Wednesday, September 14, 2011

Where is Constantine the Great’s Tomb?

Fragment of Constantine's Tomb - Istanbul

This is something that is I think is still a political hot potato after eight hundred years regarding what really happened to Constantine the Great’s final resting place.

He died in 337 C.E. in Constantinople.  Was laid to rest in the only finished church in his new designer city which was the Church of the Twelve Apostles.

From what I have read here and there, the church was built with the intention of having all the bodies of the twelve apostles buried there in a circle around the central sarcophagus of Constantine, the founding force of this new Roman/Christian religion, in a standing structure, a mausoleum adjacent to the church building proper.

There are historical references to Justinian rebuilding the church.  It was no doubt affected by earthquakes over time.  The royals too apparently had their tombs there as well. It was kind of like an Orthodox version of Westminster Abbey.

Then the Roman catholic crusaders, the fourth crusade,  got diverted on their way to Jerusalem, and under orders of the bankers in Venice, attacked and captured the city in 1204.  There are reports that Justinian’s tomb got looted for its gold contents along with the pillage of the rest of the city.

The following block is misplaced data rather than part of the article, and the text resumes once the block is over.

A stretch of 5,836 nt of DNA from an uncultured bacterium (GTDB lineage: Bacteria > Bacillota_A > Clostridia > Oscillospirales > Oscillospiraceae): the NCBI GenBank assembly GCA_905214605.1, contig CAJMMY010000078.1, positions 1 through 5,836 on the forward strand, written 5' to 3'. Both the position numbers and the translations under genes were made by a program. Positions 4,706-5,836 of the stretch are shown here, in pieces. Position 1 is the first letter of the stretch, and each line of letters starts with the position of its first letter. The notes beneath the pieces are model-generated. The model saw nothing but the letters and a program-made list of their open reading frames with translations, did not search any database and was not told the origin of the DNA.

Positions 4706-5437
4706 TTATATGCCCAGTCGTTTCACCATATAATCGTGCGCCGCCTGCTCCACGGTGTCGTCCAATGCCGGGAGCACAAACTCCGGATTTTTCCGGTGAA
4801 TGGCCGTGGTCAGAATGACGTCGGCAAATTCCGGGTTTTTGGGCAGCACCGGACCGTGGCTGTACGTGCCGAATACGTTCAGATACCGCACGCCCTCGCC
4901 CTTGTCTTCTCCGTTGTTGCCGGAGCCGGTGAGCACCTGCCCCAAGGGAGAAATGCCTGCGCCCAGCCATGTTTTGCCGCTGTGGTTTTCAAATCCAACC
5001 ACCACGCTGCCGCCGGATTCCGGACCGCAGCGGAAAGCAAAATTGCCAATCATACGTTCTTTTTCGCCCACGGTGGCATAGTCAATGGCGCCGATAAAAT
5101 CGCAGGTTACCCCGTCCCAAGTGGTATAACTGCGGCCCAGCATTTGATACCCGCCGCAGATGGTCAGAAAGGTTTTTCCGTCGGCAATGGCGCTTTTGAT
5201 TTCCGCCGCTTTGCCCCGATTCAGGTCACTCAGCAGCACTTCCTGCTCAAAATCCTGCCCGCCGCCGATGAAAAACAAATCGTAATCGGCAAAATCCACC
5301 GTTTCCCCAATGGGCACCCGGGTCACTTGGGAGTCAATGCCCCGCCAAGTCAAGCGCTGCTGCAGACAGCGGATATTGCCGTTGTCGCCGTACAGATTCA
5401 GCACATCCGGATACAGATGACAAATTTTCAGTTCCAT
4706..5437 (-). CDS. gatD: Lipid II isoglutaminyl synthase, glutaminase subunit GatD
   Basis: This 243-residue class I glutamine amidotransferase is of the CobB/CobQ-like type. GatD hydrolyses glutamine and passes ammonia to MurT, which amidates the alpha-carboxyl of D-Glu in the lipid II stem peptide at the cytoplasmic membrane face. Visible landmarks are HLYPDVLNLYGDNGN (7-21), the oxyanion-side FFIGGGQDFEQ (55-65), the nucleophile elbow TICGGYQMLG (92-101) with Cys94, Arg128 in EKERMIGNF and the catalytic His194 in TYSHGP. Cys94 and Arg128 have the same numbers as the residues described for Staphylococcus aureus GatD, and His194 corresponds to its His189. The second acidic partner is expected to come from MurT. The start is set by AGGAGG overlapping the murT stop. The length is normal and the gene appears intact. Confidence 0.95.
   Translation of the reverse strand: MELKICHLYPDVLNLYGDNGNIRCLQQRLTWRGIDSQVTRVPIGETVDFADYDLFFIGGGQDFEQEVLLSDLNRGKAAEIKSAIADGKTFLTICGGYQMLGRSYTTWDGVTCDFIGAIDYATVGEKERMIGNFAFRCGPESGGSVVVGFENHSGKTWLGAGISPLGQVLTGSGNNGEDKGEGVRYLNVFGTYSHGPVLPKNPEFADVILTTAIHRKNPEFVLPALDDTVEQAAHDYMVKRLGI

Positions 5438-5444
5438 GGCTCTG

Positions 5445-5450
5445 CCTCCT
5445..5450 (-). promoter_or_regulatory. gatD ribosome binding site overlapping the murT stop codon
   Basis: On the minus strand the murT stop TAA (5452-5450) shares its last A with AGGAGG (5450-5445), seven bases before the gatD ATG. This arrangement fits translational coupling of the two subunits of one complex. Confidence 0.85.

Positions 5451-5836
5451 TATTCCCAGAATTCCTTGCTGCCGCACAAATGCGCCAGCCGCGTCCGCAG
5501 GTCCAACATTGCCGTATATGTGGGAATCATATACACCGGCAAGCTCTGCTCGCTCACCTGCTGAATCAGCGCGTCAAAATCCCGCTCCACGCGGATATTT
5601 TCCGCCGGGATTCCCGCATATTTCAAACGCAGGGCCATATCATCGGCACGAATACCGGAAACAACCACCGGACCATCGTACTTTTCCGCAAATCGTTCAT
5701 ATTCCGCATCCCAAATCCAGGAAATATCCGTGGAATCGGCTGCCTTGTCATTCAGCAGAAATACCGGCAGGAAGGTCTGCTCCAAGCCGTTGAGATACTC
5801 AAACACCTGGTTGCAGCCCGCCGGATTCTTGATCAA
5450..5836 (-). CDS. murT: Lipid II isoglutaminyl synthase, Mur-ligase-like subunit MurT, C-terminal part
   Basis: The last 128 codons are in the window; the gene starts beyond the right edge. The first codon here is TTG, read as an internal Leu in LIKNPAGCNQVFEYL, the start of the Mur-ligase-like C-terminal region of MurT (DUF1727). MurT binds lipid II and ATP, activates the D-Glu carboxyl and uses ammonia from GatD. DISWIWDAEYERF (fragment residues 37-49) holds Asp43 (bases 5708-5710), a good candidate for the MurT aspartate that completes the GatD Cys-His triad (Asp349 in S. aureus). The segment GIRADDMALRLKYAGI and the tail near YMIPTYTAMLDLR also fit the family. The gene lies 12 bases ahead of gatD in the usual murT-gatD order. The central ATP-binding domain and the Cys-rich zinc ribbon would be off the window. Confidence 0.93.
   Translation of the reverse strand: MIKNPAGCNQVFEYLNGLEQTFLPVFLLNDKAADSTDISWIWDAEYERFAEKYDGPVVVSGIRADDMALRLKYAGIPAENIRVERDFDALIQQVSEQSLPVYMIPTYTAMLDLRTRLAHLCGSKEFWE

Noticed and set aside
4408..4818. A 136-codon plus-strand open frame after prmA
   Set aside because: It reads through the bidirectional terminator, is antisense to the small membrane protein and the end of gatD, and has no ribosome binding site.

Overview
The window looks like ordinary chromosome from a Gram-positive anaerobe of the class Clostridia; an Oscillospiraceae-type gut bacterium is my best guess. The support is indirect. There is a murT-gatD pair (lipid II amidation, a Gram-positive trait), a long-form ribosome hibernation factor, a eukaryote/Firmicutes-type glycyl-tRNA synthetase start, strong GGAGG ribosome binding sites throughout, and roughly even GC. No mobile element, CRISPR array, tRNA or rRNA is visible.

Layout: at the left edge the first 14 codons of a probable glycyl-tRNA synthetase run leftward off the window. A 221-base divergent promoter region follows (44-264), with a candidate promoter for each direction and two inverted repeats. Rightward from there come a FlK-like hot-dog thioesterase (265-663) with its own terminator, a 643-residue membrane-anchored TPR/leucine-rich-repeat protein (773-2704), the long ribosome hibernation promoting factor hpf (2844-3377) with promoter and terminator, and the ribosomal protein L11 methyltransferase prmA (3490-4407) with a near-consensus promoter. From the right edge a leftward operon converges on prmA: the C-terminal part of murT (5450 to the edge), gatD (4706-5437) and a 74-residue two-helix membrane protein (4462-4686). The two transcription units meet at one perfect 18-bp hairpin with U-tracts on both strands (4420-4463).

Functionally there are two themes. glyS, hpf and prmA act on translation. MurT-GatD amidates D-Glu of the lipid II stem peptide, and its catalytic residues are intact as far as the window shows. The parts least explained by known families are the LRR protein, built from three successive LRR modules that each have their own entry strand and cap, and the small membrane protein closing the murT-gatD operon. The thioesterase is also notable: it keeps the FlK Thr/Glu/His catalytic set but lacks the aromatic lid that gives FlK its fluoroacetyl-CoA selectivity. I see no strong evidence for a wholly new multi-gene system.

I have to believe that Constantine’s tomb got looted at the same time.  I also have to think that in terms of  suppressed church truth, it may have some bone fragments of Constantine in some secret vault in the grottoes below the Vatican.  But for diplomatic and propaganda reasons, they cannot admit to benefiting directly from the immoral seizure and rape of the Christian city of Constantinople.

The Muslims of course come along to this devastated city two centuries later in 1453 and conquered the decaying burned out city that had never fully recovered from the crusader plunder of it.

St. Mark’s Church in Venice is resplendent to this day with the gold, jewels, icons of that crusader sack of Constantinople.

The Church of the Twelve Apostles survived a decade or two more after the Turkish conquest, and was in such a state of disrepair, the Turks tore it down to make way for their own Faith Mosque.

There are fragments of empty unidentified sarcophaguses still sitting around the yard adjacent to this mosque and no doubt have been there from both the crusader sack of the city and the Turkish conquest.

All that is left of Constantine’s tomb, the founder of Christianity as it is structured today, is the above fragment of royal purple colored stone, labeled as such in the local archeological museum in Istanbul.